Wednesday, June 11, 2014

Online teaching #1

I am half way through my intensive, 6 weeks long, SPAN 101 fully online course. Two very preliminary conclusions.

a) Because I didn't have pedagogical support at all, I read a lot of articles about online language teaching on my own. One of the things that is repeated over and over is the importance of community building, and to design activities to be done in groups. I carefully followed the advice. Well, I am sure it works for a semester long course. But in a 6 weeks course, it is a mess. I started receiving emails from students complaining they couldn't reach their group partners almost immediately (and those were the ones that actually bothered to complete the activity). Sometimes, it was the members of the same group, saying they couldn't reach each other. Six weeks go fast, so I would be very careful asking for activities the students can't complete on their own, because it is hard to come up with alternatives.

b) Organization is essential. I just spent hours trying to find where students uploaded a recorded assignments. Although the instructions were very clear as to where they should do it, half the class managed to upload it in the wrong place. Make everything as obvious as possible, and repeat yourself over and over if necessary. Chances are, somebody will need the triple message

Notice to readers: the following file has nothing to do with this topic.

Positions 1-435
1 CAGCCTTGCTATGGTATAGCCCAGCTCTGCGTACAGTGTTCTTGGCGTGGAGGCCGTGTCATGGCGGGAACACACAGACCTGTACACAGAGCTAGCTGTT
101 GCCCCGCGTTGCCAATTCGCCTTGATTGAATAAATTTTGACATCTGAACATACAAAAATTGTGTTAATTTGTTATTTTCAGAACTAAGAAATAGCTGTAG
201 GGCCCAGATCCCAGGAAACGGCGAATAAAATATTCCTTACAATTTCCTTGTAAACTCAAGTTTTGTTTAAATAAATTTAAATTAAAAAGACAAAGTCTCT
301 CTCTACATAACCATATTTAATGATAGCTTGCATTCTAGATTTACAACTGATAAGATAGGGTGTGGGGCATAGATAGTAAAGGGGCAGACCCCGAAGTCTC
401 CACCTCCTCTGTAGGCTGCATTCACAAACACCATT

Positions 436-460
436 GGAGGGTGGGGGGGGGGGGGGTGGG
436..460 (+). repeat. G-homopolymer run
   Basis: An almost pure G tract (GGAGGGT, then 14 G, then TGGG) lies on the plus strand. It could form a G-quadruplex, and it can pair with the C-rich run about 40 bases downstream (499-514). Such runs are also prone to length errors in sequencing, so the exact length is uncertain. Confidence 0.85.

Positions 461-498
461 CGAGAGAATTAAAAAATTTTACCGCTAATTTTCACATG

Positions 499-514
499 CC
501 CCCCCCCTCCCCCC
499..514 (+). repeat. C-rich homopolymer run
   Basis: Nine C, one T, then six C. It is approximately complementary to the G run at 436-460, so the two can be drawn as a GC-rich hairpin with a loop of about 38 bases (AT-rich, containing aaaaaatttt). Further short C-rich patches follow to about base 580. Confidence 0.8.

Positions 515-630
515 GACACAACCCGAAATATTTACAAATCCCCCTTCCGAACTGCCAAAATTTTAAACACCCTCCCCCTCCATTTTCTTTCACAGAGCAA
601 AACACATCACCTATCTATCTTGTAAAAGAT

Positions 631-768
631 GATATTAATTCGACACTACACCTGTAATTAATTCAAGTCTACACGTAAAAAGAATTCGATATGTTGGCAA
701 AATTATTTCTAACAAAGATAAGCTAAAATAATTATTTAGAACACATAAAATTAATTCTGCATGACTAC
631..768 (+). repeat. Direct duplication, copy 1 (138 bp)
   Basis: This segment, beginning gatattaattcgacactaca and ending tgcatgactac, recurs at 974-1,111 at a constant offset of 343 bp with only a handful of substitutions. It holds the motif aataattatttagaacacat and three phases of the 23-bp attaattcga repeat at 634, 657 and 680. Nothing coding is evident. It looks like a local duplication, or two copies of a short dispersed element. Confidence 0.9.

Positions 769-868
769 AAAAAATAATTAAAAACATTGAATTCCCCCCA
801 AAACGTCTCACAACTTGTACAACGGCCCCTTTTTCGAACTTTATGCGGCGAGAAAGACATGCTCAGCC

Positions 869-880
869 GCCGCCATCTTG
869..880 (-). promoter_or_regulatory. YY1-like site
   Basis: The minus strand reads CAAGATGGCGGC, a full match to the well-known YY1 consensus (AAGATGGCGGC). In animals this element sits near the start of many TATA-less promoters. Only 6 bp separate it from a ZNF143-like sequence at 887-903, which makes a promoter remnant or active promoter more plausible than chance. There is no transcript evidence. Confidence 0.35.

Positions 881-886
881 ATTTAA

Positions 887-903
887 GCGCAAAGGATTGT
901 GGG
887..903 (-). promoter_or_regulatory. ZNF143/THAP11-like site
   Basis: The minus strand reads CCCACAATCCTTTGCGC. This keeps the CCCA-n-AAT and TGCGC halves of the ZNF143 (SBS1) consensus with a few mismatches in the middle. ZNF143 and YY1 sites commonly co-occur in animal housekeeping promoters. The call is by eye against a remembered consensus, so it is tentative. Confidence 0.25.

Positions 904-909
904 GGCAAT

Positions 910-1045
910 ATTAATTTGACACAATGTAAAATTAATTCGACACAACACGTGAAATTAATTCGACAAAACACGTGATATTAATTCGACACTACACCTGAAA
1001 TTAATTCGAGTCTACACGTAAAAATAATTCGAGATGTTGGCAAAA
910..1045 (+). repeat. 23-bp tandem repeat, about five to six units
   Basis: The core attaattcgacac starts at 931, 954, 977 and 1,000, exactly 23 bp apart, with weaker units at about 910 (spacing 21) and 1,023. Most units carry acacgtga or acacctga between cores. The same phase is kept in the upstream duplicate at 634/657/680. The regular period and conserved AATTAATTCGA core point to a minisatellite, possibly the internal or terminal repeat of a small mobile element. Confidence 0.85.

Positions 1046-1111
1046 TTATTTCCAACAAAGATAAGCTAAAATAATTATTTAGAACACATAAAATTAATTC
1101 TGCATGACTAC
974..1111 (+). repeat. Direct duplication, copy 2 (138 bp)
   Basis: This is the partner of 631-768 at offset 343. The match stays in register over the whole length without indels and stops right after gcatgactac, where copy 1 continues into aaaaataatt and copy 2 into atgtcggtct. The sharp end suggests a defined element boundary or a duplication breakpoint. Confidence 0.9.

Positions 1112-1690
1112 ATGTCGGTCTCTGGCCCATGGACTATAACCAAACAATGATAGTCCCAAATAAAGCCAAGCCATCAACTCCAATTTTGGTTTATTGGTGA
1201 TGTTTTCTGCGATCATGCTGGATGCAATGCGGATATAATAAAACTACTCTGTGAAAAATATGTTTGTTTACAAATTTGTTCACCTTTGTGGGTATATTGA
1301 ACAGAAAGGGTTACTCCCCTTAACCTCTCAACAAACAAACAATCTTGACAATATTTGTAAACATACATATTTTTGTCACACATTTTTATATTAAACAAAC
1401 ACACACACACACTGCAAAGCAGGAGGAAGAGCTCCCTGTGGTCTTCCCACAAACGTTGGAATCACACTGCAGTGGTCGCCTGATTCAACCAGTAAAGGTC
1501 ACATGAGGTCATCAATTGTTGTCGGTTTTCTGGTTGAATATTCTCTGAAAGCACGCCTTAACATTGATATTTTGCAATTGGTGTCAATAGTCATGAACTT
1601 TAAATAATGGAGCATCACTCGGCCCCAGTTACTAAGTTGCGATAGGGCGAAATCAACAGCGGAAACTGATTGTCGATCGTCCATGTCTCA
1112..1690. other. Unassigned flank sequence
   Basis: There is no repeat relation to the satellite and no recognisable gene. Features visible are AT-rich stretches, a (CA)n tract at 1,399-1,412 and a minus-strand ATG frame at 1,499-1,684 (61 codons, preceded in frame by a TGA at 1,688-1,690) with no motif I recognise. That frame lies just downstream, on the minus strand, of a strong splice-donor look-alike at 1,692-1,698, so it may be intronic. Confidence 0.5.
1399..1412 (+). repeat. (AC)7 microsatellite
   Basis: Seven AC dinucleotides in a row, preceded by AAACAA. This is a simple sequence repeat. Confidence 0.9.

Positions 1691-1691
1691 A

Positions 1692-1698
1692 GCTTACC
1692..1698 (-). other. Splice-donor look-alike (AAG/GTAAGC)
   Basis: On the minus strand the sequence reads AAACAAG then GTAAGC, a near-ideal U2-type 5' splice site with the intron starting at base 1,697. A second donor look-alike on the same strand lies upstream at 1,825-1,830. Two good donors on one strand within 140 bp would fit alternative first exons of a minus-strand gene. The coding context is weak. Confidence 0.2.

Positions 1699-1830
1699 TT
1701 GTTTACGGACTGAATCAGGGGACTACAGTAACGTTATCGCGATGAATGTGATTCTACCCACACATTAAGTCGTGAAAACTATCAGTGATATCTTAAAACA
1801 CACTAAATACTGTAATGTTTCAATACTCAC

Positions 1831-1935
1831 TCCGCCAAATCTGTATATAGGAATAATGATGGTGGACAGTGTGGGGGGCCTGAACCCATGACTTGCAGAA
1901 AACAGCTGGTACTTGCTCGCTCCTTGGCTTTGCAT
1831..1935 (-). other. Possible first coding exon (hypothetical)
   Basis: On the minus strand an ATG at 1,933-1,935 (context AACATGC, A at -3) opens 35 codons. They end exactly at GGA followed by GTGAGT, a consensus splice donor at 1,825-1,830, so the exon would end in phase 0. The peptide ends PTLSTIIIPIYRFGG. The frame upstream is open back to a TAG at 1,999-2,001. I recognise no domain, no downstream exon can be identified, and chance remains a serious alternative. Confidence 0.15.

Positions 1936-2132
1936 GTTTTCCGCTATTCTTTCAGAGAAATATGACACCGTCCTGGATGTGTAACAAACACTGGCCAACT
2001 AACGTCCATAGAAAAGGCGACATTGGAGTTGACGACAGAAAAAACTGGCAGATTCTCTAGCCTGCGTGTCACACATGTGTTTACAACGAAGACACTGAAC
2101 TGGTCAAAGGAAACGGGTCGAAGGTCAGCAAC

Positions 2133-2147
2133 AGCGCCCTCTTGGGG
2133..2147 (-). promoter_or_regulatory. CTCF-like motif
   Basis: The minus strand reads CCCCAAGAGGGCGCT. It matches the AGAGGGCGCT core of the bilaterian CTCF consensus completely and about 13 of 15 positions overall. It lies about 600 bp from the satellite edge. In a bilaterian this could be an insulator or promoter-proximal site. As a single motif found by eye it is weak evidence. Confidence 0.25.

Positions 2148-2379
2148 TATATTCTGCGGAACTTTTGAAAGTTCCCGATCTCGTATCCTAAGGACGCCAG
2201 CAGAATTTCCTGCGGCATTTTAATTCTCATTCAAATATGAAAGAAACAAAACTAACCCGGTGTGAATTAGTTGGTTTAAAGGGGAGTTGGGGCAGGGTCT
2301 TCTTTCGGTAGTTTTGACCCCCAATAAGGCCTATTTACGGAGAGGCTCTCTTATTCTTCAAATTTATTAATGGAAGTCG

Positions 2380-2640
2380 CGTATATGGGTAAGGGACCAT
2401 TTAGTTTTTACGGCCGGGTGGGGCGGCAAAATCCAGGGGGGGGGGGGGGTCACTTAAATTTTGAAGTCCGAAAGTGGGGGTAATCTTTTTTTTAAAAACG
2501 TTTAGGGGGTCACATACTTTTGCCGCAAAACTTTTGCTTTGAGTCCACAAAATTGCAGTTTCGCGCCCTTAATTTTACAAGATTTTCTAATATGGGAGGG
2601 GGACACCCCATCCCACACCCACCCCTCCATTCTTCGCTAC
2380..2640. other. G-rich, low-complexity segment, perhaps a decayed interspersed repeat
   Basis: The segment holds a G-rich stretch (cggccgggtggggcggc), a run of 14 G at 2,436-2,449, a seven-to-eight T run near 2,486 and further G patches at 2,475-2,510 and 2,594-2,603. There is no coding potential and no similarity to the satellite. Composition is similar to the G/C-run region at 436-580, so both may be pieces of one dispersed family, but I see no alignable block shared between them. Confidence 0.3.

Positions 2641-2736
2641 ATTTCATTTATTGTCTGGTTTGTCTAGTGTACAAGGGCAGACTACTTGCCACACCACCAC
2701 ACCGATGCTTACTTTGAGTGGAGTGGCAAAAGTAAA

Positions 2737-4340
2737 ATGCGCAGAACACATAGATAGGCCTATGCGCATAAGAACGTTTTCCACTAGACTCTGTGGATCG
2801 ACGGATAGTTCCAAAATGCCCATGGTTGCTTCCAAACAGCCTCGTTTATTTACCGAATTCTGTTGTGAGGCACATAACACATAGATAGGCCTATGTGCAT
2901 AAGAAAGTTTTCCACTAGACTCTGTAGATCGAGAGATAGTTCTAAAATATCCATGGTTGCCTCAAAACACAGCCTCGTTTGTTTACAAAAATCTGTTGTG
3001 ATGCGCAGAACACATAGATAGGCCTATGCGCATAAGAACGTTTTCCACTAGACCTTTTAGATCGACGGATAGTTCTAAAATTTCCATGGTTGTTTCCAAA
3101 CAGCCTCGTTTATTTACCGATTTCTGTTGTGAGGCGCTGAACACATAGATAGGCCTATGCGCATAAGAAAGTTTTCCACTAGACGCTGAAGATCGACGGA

1. I took some online classes (contemplating a career change), and while it's true that the best online classes had lots of group work and the worst had none, group work was by far the most annoying part of the experience. When it worked, it was because the other members of my group were smart and motivated (the fact that we were all working mothers meant that the best times for us to work were often at 11pm when we were motivated to work efficiently). But it could also be really tedious (I remember one work partner who had read, in the fine print, that if we couldn't solve the problem we were assigned we would still get credit if we stayed in the chatroom together for the maximum amount of time. She wasn't sure we had the right answer, so she insisted we run down the clock to be on the safe side.

    The most efficient form of student interacton I encountered was the the discussion board tied to the problem sets in a chemistry class. You had to post a certain number of questions/requests for help to the board, but you also had to take a stab at answering a certain number of other students' questions. If a question hadn't been answered (or had been answered wrong) within a certain time frame, the instructor would step in to respond. Not sure if that's adaptable to ASL but it certainly gave me a richer sense of my fellow students than any other activities.

    But yes, repetition is key! Unless the LMS is REALLY streamlined and crystal-clear (and most aren't), it's easy to take wrong turns.

  2. How does the group work for this online version of beginning Spanish compare to what you would do in a non-online version? Is it a question of making it more formal, assigned groups, etc., or is there a qualitative difference?

    I've not taught online before but I do like to use online resources in my courses and I wish there was a way to turn *off* other upload options. In Bb I just have things as Assignments and that's the only place they can put it, but I don't know how it would work with your system (for the record: I hate Bb. But it's what we have).